Keith remained in Crowe’s band throughout the rest of the 1970s, gradually developing a honky-tonk singing style that compared favourably with Lefty Frizzell, George Jones and Merle Haggard. When the Crowe band recorded its SOMEWHERE BETWEEN album for Rounder in 1980, they turned it into a showcase for Whitley’s yearning, mournful voice and brought him to the attention of the mainstream country community. Whitley moved to Nashville in 1983 and began working as a songwriter and demo singer prior to being signed to RCA.
Keith began his search for Nashville stardom with the mini-album, A HARD ACT TO FOLLOW in 1984. Reba McEntire, also getting back to the roots of the music, sang harmony on one song, Turn Me To Love, and Ricky Skaggs, by that time a major country star, wrote the liner notes.
The timing should have been right for Whitley to take off in a big way. Reba, George Strait, Ricky Skaggs and the Judds were bringing traditionally slanted country back into commercial acceptance, and with his deep roots and natural feel for the music, Whitley seemed perfectly poised to lead this movement in the right direction. But misjudged career decisions saw him floundering.
Whitley recorded a demo of Does Fort Worth Ever Cross Your Mind, only to watch it subsequently become a number one hit for George Strait. On The Other Hand was one of the better songs on Whitley’s first full length album, LA TO MIAMI, but less than a year later Randy Travis turned it into a chart-topping single. The final irony came when Strait took Nobody In His Right Mind Would Have Left Her to the top just months after Whitley had included it on his album.
At the time Keith’s career was being sustained by his blossoming songwriting and demo work. His compositions were being recorded by such acts as George Jones, the Oak Ridge Boys and Gene Watson. But all the time Whitley was becoming more frustrated by his lack of success and the way in which his recordings were being produced.
“I always wanted to sing country,” he told me during that final interview. “A couple of years ago I wrote a song called Buck, about the way country music had lost its way and how it needed someone like Buck Owens to get it back on track. At that time I was disillusioned with how country music was beginning to sound. So I just sat down and wrote this song. Never have recorded it, though.” The song turns up on the just released WHEREVER YOU ARE TONIGHT album, a collection of Whitley’s song demos from the early 1980s, which stands up as an extremely strong set in 1995.
Whitley’s failure to score a hit led to RCA bringing in a new producer, Blake Mevis, who had worked on George Strait’s breakthrough recordings. The result was the album, LA TO MIAMI, and his first Top 10 country hits with Ten Feet Away, Homecoming ’63 and Hard Livin’. Whitley was delighted with these successes, but was still unhappy with the recordings themselves and Mevis’ production.
Whitley sounded unsure, searching for his own identity, but cast adrift in pop-influenced settings provided by Mevis. A follow-up album was recorded with Mevis, but then shelved. In a crucial meeting during the summer of 1987, Whitley and RCA’s Joe Galante reached the conclusion that both parties’ interests would be better served if Keith followed his own instincts. He turned to Garth Fundis, who brought out the best in Whitley by simply letting him be himself, and when he played him the demo tape of Bob McDill’s Don’t Close Your Eyes, Whitley was knocked out.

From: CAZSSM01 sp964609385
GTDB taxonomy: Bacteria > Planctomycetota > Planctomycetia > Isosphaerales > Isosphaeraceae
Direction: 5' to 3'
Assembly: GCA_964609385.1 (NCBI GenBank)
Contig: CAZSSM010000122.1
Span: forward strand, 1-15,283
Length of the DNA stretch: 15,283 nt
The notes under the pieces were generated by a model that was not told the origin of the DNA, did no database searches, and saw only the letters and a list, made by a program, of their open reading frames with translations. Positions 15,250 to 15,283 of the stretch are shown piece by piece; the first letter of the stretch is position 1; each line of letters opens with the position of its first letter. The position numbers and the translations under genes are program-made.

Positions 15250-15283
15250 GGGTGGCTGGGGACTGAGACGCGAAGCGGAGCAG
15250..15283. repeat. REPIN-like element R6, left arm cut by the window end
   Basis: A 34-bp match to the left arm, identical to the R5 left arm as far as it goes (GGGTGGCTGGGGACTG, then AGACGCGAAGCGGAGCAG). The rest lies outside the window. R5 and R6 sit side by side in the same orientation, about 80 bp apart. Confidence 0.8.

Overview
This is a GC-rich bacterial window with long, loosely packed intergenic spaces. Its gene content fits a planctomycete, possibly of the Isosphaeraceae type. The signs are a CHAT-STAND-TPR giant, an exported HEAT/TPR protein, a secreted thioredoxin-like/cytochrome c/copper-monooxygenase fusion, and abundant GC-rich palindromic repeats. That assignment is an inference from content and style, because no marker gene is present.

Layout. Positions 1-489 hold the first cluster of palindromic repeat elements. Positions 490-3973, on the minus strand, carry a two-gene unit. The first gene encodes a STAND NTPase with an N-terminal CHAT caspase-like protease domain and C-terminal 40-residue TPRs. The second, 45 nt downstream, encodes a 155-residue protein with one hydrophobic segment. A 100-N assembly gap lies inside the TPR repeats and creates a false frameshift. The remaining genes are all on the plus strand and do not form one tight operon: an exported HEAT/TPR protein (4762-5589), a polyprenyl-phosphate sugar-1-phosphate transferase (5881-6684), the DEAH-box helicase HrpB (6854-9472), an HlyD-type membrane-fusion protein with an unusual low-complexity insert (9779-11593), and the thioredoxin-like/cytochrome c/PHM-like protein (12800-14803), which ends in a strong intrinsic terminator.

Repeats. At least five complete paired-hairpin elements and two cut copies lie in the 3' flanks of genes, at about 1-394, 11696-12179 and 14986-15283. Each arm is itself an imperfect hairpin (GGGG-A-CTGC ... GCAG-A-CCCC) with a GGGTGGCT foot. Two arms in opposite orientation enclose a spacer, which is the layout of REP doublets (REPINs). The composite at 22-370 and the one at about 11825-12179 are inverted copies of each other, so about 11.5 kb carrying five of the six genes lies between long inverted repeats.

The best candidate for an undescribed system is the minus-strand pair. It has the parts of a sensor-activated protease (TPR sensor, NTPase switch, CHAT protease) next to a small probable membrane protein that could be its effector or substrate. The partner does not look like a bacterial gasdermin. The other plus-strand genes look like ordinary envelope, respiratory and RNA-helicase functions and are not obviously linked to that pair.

“I’d been listening to all these demos,” Whitley explained, “but none of them really hit me. I was beginning to get a little desperate, then Garth Fundis came in with all these tapes, and the first one he played was Don’t Close Your Eyes, and I knew I had to have that song. It was the first time that I’d actually gone in the studio knowing that I had a hit song in my pocket.”
Whitley’s broad tone combined the relaxed intensity of his idol Lefty Frizzell with the mellow fire of mentor Ralph Stanley and brother Carter’s classic harmonies. Don’t Close Your Eyes provided the sort of commercial breakthrough that Keith Whitley’s talent had long deserved. The single steadily climbed to the top of the charts in the summer of 1988 and the album was hailed by both critics and fans alike.
The ghost of Lefty Frizzell had long hung over the music of Whitley and it was fitting that he should include one of his songs on this career album. He selected I Never Go Around Mirrors, a song that Frizzell had co-written with Whitey Shafer in the mid-1970s. Whitley had previously recorded the song on the J. D. Crowe & The New South album, SOMEWHERE BETWEEN. Prior to the recording, Fundis had passed comment that the song was too short. Whitley talked to songwriter Whitey Shafer and coaxed him into writing a new verse for it. Allen Frizzell, Lefty’s younger brother, sang back-up on the recording, and Whitley even went out to the Tennessee cemetery where Frizzell was buried, to reverently read the new lyrics over his grave, before going back to Nashville to record the song.